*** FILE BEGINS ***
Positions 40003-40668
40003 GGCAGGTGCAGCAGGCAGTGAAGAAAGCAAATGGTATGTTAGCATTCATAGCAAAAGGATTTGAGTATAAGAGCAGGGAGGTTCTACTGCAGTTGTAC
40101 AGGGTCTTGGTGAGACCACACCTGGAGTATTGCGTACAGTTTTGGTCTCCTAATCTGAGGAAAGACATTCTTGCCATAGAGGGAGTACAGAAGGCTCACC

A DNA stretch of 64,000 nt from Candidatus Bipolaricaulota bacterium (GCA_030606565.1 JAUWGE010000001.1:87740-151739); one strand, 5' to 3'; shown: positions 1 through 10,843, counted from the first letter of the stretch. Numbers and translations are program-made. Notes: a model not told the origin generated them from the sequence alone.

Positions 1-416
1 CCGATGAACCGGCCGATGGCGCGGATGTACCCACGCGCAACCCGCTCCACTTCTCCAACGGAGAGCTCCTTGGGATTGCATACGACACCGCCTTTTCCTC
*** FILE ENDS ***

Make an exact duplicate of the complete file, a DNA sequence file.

Positions 40003-40668
40003 GGCAGGTGCAGCAGGCAGTGAAGAAAGCAAATGGTATGTTAGCATTCATAGCAAAAGGATTTGAGTATAAGAGCAGGGAGGTTCTACTGCAGTTGTAC
40101 AGGGTCTTGGTGAGACCACACCTGGAGTATTGCGTACAGTTTTGGTCTCCTAATCTGAGGAAAGACATTCTTGCCATAGAGGGAGTACAGAAGGCTCACC

A DNA stretch of 64,000 nt from Candidatus Bipolaricaulota bacterium (GCA_030606565.1 JAUWGE010000001.1:87740-151739); one strand, 5' to 3'; shown: positions 1 through 10,843, counted from the first letter of the stretch. Numbers and translations are program-made. Notes: a model not told the origin generated them from the sequence alone.

Positions 1-416
1 CCGATGAACCGGCCGATGGCGCGGATGTACCCACGCGCAACCCGCTCCACTTCTCCAACGGAGAGCTCCTTGGGATTGCATACGACACCGCCTTTTCCTC